University of New Mexico officials say they have secured funding for an on-campus taproom.
Now they want to know if any local breweries want to be part of it.
Administrators in August cited financing as the chief challenge to building a taproom on campus. An evaluation of one design idea put costs at about $1.3 million, officials from UNM’s Institutional Support Services said at the time.
But ISS Associate Vice President Chris Vallejos told the Journal in an email this week that “funding has been secured” for a taproom project, though he would not provide specific details until presenting the plan at a Board of Regents committee meeting next month.
UNM’s food vendor, Chartwells, recently started assessing local breweries’ interest in a potential UNM taproom. Chartwells issued a “request for information” to see if existing breweries would consider various levels of partnership with Chartwells and UNM — from offering guidance on the project to making an investment or operating the space under their brand as a subcontract vendor receiving a percentage of gross sales.
Responses are due next month.
John Gozigian of the New Mexico Brewers Guild circulated the document to members this week and said it has garnered some attention. While the request for information offered few logistical details about any potential arrangement — including the associated licensing issues — Gozigian said he gets the appeal.
“If I had a brewery, I would be interested in that location for sure,” he said, though he added that it might have a limited customer base composed primarily of faculty, staff and students.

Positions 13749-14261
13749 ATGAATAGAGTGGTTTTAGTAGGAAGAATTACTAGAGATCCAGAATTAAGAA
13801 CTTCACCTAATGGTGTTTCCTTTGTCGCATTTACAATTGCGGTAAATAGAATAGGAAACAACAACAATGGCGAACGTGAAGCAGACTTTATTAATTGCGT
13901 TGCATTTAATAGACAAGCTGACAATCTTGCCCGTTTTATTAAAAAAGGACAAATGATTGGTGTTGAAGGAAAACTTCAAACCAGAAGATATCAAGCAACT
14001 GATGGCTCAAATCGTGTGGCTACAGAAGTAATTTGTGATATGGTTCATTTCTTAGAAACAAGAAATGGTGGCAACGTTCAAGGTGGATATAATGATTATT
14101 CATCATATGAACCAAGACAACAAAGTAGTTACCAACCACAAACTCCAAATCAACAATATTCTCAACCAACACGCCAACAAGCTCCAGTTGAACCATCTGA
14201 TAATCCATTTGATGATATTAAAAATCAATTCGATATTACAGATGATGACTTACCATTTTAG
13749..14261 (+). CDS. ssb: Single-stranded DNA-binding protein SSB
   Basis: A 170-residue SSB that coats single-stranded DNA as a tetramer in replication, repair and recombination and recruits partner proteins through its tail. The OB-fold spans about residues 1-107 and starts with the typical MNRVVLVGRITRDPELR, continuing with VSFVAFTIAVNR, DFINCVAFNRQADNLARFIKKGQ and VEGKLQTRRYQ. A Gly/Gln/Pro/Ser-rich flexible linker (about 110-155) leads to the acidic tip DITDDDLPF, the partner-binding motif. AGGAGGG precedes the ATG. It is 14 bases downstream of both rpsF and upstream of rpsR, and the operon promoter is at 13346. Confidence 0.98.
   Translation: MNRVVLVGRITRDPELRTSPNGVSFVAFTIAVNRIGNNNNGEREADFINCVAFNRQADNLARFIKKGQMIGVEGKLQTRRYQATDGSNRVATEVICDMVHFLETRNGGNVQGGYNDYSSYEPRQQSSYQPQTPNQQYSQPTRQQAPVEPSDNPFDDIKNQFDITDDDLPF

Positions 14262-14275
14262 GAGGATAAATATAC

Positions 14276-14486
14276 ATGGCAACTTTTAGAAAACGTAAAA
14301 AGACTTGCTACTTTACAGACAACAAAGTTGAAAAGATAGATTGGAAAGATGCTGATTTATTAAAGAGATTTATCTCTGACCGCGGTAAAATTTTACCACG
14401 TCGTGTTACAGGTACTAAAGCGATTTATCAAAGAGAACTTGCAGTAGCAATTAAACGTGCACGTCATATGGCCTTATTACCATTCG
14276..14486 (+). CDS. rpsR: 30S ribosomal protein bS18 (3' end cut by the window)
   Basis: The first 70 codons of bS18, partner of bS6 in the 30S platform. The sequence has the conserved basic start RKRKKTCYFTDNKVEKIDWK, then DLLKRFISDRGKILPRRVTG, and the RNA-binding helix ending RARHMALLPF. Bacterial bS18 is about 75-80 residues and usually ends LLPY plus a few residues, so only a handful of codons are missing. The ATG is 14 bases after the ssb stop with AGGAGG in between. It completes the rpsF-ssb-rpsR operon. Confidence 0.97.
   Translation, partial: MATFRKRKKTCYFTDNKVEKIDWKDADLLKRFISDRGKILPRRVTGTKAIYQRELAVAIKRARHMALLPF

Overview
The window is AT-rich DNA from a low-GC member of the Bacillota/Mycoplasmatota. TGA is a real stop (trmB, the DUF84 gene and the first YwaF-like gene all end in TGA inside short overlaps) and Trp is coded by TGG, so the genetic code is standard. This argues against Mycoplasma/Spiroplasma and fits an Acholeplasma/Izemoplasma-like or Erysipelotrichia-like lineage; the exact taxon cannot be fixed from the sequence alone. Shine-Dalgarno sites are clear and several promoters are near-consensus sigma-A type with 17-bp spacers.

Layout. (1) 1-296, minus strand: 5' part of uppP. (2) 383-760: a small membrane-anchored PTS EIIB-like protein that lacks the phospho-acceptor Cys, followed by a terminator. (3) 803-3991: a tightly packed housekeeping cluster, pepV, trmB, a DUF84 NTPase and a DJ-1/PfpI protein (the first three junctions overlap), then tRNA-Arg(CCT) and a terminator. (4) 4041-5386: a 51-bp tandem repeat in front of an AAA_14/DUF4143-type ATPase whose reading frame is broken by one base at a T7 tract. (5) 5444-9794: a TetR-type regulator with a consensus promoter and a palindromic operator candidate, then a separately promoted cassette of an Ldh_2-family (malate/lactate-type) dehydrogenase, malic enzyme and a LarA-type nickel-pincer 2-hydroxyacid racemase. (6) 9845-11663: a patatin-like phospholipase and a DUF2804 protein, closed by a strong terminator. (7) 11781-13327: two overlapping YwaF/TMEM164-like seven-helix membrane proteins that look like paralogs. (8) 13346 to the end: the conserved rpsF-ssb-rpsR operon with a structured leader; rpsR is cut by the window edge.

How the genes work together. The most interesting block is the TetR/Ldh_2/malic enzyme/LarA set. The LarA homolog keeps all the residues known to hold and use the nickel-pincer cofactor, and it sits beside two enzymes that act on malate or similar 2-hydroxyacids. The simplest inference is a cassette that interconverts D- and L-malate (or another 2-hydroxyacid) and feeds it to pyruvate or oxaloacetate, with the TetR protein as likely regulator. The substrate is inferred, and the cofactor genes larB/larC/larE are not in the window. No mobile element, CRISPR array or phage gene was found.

“It’s hard to say how much business they would do. A lot of students are not of drinking age,” Gozigian said. “It’s obviously going to be a captive audience; I don’t think you’re going to get people from outside the university.”
Taprooms already abound in the UNM area. Bosque Brewing Co. and Kaktus Brewing Co. each have locations near the campus’ southeast boundary, while Kellys, Tractor Brewing Co. and Hops Brewery have sites in Nob Hill.
The area also boasts many bars and other beer-serving establishments, which would deter La Cumbre Brewing Co. from setting up its own taproom at UNM.
La Cumbre President Jeff Erway said he does not want to directly compete with his wholesale customers.
“I’m more than happy to consult with (UNM), and I’m also more than happy to sell them beer, but, no, I’m not interested in partnering with the university in a business model,” he said.
Erway does expect other local breweries to consider it.
“If you’re not very competitive already in that market, and you’re a fairly new brewery operation and looking to expand your brand presence and looking for another outlet for your beer, that could end up being a good deal for you,” he said.